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David Szondy

Space

ExoMars opens its eyes en route to the Red Planet

ESA has confirmed that the ExoMars 2016's Trace Gas Orbiter (TGO) mothership has opened its "eyes" and sent back its first test images. Launched on March 14 from the Baikonur cosmodrome in Kazakhstan, the joint ESA/Roscosmos mission to Mars was over 83 million km from Earth on April 7 when it transmitted a picture of random section of sky near the southern celestial pole as part of its commissioning process.Read More

I christen thee RRS Boaty McBoatface?

Last month, the British Antarctic Survey (BAS) invited the public to help name its new £200 million (US$284 million) polar research ship. When voting closed on the weekend, the winner by a considerable margin was "RRS Boaty McBoatface," but there are doubts the words "I christen thee RRS Boaty McBoatface" will actually be muttered.Read More

Drones

When drones and pork collide

In a display of true awesomeness, researchers from the Drone Research Lab at Denmark's Aalborg University have built a catapult that fires hobby drones at a pork roast. This display of porcine projectile piercing is not only high on the list of conversation starters, it also has the serious goal of finding out more about the safety hazards posed by the tiny aircraft to people and property.Read More

Marine

Underwater robot finds "Nessie"

The good news: The Loch Ness Monster has been captured on sonar by an underwater robot operated by the British division of Norway's Kongsberg Maritime. The bad news: "Nessie" is a prop from a Sherlock Holmes film that sank in the loch in 1969. The monstrous model was long thought lost until it was discovered this week by the Munin Autonomous Underwater Vehicle (AUV) as part of an underwater survey of the loch for The Loch Ness Project and VisitScotland.Read More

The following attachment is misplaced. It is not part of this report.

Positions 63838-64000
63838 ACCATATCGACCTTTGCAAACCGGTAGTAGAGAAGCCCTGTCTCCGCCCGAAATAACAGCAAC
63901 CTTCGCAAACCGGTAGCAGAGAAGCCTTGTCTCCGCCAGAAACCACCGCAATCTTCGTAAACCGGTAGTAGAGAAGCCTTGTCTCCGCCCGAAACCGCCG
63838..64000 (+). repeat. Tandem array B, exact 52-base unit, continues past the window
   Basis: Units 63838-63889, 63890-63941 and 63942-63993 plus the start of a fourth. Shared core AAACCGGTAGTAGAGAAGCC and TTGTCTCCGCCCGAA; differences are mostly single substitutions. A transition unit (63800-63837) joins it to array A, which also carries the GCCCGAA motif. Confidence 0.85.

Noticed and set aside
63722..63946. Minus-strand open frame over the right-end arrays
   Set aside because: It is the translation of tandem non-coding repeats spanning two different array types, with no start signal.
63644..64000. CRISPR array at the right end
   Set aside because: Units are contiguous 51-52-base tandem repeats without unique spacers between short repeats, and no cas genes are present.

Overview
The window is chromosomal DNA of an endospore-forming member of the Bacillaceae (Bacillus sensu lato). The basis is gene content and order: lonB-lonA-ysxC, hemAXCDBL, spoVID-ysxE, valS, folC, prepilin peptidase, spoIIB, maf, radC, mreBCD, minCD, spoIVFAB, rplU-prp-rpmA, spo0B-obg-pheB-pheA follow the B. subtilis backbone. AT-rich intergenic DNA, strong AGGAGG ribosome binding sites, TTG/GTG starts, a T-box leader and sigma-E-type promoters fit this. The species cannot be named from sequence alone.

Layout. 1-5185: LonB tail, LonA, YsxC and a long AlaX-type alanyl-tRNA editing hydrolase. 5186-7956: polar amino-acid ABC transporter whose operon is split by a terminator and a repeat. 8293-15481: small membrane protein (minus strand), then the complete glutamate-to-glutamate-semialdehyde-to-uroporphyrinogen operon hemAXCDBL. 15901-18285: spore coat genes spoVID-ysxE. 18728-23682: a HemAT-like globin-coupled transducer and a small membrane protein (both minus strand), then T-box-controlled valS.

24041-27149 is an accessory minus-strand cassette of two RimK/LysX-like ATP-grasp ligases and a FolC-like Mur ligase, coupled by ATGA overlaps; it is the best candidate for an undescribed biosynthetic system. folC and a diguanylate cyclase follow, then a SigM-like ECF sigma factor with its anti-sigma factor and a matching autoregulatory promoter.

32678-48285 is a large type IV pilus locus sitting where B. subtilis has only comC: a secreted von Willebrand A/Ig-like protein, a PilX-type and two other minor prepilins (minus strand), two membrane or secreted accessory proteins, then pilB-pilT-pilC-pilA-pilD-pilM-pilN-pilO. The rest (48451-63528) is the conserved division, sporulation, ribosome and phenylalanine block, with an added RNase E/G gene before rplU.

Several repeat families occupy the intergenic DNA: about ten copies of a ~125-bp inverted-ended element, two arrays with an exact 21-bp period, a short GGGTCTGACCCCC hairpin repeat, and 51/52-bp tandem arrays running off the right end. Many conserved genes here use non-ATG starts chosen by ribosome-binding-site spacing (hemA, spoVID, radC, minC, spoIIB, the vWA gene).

Space

NASA begins testing electronic sail technology for deep space probes

It took Voyager 1 over 30 years to reach interstellar space, but scientists at NASA's Marshall Space Flight Center in Huntsville, Alabama, are testing a new technology that could cut that time by two thirds. The Heliopause Electrostatic Rapid Transit System (HERTS) or E-sail concept is a novel form of propellant-less propulsion that relies on a series of wires to catch the solar winds. The technology promises to reduce the travel time from Earth to the heliopause – about 123 AU (18 billion km, 11 billion mi) from the Sun – to under 10 years.Read More

Space

Lockheed Martin component brings Webb Space Telescope into focus

A key component of the James Webb Space Telescope (JWST) came through its latest tests at NASA's Goddard Space Flight Center with flying colors. According to Lockheed Martin, the Near Infrared Camera (NIRCam) instrument exceeded its requirements as it went through its Integrated Science Instrument Module (ISIM) testing and will now be integrated into the telescope's instrument cluster for combined testing.Read More

Space

Is this what Planet 9 looks like?

In January, Caltech professor Mike Brown and assistant professor Konstanin Batygin claimed to have found evidence of a ninth planet in the outer Solar System. But if it's there, what is it like and why hasn't it been spotted yet? A possible answer comes from a pair of astrophysicists at the University of Bern, who used models developed for studying exoplanets to determine the structure of the hypothetical Planet 9.Read More

Space

Falcon 9 nails barge landing as Dragon returns to space

SpaceX scored a double first today as the Dragon spacecraft returned to service and the Falcon 9 booster nailed the first ever powered landing at sea. At 4:43 pm EDT, the CRS-8 mission lifted off from Cape Canaveral Air Force Station Launch Complex 40 in Florida for the International Space Station (ISS) and after delivering the unmanned cargo ship into orbit the Falcon 9 first stage rocket made a safe touchdown on the drone barge "Of Course I Still Love You" stationed in the Atlantic Ocean.Read More

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